Days are growing longer, warmer weather is creeping in and as the seasons change, so will your allergy symptoms. You can combat your allergic reactions with these seasonal tips.
Mold growth blooms indoors and outdoors with spring rains. As flowers, trees, weeds and grasses begin to blossom, allergies will follow. Spring-cleaning activities can stir up dust mites, so be sure to:
- Wash your bedding every week in hot water to help keep pollen under control.
- Wash your hair before going to bed, since pollen can accumulate in your hair.
- Wear an inexpensive painter’s mask and gloves when cleaning, vacuuming or painting to limit dust and chemical inhalation and skin exposure
- Vacuum twice a week.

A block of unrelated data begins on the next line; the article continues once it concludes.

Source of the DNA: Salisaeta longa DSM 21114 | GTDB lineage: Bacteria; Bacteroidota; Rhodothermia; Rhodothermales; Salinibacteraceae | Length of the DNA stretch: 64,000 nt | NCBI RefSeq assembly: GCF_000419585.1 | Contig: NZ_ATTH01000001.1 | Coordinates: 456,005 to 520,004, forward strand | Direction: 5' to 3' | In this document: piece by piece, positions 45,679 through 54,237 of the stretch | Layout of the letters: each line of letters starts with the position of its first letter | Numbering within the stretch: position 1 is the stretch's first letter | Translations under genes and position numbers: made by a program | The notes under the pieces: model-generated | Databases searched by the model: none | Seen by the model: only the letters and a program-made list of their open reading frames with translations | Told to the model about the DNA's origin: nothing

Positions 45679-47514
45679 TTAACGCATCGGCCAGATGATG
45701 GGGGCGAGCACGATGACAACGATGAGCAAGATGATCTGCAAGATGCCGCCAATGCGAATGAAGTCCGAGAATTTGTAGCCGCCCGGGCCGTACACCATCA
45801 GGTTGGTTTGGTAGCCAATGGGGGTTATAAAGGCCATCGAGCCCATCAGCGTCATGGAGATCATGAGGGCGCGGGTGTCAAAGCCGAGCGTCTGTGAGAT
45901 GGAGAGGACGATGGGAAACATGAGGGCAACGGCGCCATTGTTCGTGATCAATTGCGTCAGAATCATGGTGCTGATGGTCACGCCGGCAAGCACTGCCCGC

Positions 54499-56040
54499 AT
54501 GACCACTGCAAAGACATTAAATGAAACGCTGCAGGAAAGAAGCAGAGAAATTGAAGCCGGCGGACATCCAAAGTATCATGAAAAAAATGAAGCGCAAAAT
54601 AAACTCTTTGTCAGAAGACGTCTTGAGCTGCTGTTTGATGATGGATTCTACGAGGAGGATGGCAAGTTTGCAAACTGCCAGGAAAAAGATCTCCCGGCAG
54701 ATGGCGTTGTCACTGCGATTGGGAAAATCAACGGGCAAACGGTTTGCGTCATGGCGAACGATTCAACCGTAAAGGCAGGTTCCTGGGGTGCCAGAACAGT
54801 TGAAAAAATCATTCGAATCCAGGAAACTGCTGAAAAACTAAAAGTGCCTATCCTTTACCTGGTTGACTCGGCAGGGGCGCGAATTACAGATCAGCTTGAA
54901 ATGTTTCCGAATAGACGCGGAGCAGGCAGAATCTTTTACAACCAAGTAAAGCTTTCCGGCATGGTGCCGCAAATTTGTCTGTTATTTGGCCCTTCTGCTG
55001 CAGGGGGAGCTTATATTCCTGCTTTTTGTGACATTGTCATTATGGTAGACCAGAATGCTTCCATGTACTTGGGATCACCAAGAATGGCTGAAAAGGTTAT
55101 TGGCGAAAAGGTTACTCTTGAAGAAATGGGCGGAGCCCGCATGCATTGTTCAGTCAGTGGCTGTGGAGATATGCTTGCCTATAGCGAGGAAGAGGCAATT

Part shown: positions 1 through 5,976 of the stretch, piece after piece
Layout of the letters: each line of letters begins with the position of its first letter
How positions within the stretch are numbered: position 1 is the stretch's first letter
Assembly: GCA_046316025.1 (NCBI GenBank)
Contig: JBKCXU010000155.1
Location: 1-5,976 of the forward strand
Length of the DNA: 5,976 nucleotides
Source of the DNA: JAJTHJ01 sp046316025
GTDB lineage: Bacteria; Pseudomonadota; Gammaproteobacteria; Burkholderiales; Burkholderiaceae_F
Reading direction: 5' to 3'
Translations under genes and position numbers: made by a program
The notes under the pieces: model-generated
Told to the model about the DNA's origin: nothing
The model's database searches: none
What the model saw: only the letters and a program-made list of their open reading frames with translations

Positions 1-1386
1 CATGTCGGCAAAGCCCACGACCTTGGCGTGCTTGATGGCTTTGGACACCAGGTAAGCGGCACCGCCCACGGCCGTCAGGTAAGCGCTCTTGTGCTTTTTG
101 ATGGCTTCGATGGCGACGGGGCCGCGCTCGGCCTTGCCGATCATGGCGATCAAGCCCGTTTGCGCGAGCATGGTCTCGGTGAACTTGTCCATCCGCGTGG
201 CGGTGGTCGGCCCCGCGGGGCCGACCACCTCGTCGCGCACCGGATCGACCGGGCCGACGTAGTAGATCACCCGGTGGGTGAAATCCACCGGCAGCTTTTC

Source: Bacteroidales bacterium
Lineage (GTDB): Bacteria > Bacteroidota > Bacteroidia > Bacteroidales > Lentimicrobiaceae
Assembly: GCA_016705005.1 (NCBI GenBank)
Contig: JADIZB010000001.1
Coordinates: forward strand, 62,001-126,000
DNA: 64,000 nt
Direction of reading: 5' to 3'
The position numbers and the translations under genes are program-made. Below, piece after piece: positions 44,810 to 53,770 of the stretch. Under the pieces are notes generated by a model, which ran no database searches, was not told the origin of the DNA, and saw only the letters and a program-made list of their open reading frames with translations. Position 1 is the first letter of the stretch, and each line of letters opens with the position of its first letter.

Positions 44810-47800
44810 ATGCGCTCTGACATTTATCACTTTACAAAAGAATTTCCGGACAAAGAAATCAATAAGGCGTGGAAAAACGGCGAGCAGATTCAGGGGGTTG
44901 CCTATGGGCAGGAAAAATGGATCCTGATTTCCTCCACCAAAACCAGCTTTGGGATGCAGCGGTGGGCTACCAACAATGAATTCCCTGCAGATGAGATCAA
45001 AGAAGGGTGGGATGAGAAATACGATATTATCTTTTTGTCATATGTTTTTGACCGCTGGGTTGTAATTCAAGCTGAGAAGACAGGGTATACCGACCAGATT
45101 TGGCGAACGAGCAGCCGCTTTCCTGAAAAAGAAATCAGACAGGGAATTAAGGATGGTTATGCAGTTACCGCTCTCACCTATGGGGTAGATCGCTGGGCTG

- Limit the number of throw rugs in your home to reduce dust and mold.
- Make sure the rugs you do have are washable.
- Change air conditioning and heating air filters often.
Warm temperatures and high humidity can put a strain on seasonal allergy and asthma sufferers. Summer is the peak time for some types of pollen, smog and even mold:
- Stay indoors between 5 a.m. and 10 a.m., when outdoor pollen counts tend to be highest.
- Be careful when going from extreme outdoor heat to air conditioning. The temperature change can trigger an asthma attack.
- Wear a mask when you mow the lawn or when around freshly cut grass. Afterward, take a shower, wash your hair and change clothes.
- Dry laundry inside instead of on an outside clothesline. Check your yard for allergens, as well as other irritants such as oak, birch, cedar and cottonwood trees; weeds such as nettle or ragweed can also trigger allergies.
- Wear shoes, long pants and long sleeves if allergic to bee stings.
- Do not wear scented deodorants, hair products or perfumes when outdoors.
If you are unsure your symptoms are allergy related or your symptoms are getting worse please consult a doctor.